The second annual collaborative concert featuring the Durham Symphony Orchestra and John Brown’s “Little” Big Band, celebrating the life and work of Martin Luther King, Jr., was presented in Duke’s venerable (and recently-renovated) Page Auditorium, where King himself spoke, back in 1964. (A photo of him at the podium on that very stage served as the backdrop, literally, for the program.)

The guest vocalist was René Marie, a remarkable artist whose work on this occasion paid eloquent and often moving tribute to the late Natalie Cole and her father.

The distinguished narrator was Keith Snipes, whose stirring performances and remarks at last year’s concert were among its highlights.

The entire event, “Sounds of Justice & Inclusion Honoring Rev. Dr. Martin Luther King, Jr.,” was sponsored by Duke and introduced by Benjamin D. Reese, who urged attendees to return for remaining events on the university’s busy calendar for the weekend.

The national anthem, led by the DSO’s music director, William Henry Curry got things off to a fine start.

The little band – the 12 members of which produce hall-filling sound and then some – then launched the mixed jazz and orchestral evening with a splendidly vibrant rendition of “Lulu’s Back in Town” in which were heard the first of numerous outstanding solos from members of this virtuoso ensemble. There were many more as the evening unfolded – stellar contributions from the trumpets, trombones, saxes, pianist, guitarist, drummer, and of course Brown himself, one of the superior bassists and band leaders in the Southeast. The first of two groups featuring René Marie – embracing the stem-winder that was (on this occasion) “Avalon,” an unforgettable rendition of “Unforgettable,” and “Orange Colored Sky” – demonstrated the singer’s vocal radiance and masterful understanding of the material. Part two of the concert brought her back for the great buzzard-and-monkey song “Straighten Up and Fly Right” plus “What a Difference a Day Makes” and “Route 66” (with some enjoyable audience participation). She’s quite remarkable, in part because she has a fabulous voice and outstanding diction but also because she really sings, concurrently styling the songs in ways that the late Natalie Cole herself would surely have both recognized and appreciated. And along the way there were numerous solos from the band, solos that underscored and mirrored the singer’s emotions and moods. This may have been her first appearance with this ensemble but surely it will not be her last!

The orchestral portions of the evening were interspersed here and there. The first of these contributions was the world premiere of a revision of “I Have a Dream,” from Bill Robinson‘s Birthday Symphony, the birthday being MLK’s (but also the composer’s own). This is warm, melodious, engaging fare, richly varied in terms of orchestration and wide-ranging in emotional content. This ten-minute section made very favorable impressions and was enthusiastically received by the audience. (The entire work will be performed by the Raleigh Symphony in two back-to-back concerts on Feb. 26 and 27, at Meredith College.)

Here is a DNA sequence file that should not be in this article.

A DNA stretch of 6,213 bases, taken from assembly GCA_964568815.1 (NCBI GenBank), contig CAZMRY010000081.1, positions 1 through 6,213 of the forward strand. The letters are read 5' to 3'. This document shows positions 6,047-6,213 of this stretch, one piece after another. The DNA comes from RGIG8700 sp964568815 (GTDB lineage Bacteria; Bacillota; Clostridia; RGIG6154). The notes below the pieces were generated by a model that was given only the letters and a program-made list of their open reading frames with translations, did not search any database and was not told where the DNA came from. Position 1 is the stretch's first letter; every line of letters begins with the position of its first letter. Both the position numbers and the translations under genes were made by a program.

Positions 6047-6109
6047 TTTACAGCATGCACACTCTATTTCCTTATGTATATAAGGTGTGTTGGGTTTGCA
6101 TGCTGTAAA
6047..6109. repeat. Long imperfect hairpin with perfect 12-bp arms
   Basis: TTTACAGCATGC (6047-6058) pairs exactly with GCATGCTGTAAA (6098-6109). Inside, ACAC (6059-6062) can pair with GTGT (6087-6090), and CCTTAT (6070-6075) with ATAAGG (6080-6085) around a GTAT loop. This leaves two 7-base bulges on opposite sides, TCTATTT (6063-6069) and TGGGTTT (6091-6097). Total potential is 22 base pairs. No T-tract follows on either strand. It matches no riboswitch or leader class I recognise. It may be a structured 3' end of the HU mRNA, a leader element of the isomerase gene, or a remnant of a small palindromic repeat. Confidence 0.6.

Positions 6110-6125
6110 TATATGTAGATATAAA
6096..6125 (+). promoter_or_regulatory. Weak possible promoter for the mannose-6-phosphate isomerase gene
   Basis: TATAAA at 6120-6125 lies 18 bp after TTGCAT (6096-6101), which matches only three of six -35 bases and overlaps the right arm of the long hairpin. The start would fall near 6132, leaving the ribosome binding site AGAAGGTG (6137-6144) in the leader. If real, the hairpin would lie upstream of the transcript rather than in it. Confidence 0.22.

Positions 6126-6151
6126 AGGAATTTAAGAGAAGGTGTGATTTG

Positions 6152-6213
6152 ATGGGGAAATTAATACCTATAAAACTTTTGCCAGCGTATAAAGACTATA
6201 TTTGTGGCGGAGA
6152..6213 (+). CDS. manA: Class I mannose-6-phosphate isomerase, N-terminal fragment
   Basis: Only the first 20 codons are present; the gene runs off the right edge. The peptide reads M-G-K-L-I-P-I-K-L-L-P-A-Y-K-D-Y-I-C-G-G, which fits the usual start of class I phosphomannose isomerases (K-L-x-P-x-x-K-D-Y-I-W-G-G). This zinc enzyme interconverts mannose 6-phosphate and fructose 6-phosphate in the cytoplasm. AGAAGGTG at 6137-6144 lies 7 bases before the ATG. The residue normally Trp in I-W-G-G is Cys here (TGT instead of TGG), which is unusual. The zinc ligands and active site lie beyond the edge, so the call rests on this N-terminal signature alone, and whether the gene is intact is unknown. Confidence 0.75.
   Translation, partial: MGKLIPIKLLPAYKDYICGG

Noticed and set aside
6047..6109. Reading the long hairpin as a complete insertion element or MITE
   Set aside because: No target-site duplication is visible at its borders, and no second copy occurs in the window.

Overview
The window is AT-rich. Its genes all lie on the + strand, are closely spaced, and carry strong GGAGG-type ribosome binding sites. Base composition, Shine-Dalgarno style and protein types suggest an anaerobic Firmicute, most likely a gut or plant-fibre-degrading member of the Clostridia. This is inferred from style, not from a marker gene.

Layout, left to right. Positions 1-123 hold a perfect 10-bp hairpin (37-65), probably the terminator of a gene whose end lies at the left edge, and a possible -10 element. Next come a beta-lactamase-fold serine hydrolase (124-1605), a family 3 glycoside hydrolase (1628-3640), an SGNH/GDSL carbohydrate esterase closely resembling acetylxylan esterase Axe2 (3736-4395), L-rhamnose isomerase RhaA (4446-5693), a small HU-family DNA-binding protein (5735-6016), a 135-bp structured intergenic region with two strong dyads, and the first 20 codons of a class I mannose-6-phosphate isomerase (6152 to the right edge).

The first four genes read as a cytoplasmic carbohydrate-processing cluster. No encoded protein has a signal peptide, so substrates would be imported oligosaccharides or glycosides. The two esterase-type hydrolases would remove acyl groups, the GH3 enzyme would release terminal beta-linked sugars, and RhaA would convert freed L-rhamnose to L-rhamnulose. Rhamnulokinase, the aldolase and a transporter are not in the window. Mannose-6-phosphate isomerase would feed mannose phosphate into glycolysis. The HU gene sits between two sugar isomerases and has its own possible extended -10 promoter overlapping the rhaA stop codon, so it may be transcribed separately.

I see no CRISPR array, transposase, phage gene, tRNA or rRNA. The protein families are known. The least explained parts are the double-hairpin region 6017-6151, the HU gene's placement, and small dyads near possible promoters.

Aaron Copland’s Lincoln Portrait capped the first part of the program, with Snipes reading from the 16th president’s words and the DSO providing some of our nation’s most moving and powerful music. This “big band” sounded very much like the greatest of our orchestras in this score, the playing fervent and deeply felt. Portions of the work, particularly in the lively second section, are downright Ivesian, which means that, whether this was a “first hearing” or a welcome return for listeners already familiar with the piece, there were delights aplenty.

Part two began with a solo turn for the little band: a captivating reading of Bobby Timmons’ “Moanin’.” The orchestra then took up Morton Gould’s “Hymnal,” from American Ballads; the tune is the anthem of the Civil Rights era, “We shall overcome,” in a gorgeous setting that makes one wish to hear the rest of this set.

At the end of René Marie’s second group, Snipes recited MLK’s own remarks on jazz as delivered in Berlin in 1964, here lightly and insightfully accompanied by members of the little band playing music by Miles Davis. This speech is prayer-like, and it made a big impact. (Read it here and you will get some idea of just how meaningful this part of the program was.)

Curry then introduced the evening’s two final numbers, speaking from the heart (as he had already done several times during this concert). Both were played by the combined little and big bands – Brown’s and the DSO. The first was Duke Ellington’s last composition, a tribute to MLK, penned on the master’s deathbed.* This is somber fare, and it might well have served as an appropriate finale for this evening of tributes and reflections, but there was more, as the two ensembles tore into Satchmo!, a tribute to Louis Armstrong, introduced by Curry with comments about the great man’s own activism, particularly at the time of the Little Rock schools standoff. The big tunes were all there in this compact medley, and – with trumpeter Charlton Singleton portraying Satchmo – the sheer joy of Armstrong’s life in music served as a buoyant cap for this generous tribute to the great Americans whose life and work the concert celebrated.


West Campus is not a wonderful place for parking (or access to venues, for that matter), but on this first evening of the long MLK holiday weekend, Duke played its usual money-grubbing trick, keeping the circle in front of the Chapel closed to traffic and thus forcing patrons into the for-pay deck – followed by a substantial hike to Page. Here’s hoping this concert will revert to Baldwin next time!

*Curry also paid tribute to Billy Strayhorn, Ellington’s right-hand-person and author of many “Ellington” hits; we claim Strayhorn as one of our own, since he spent many of his childhood years in Hillsborough!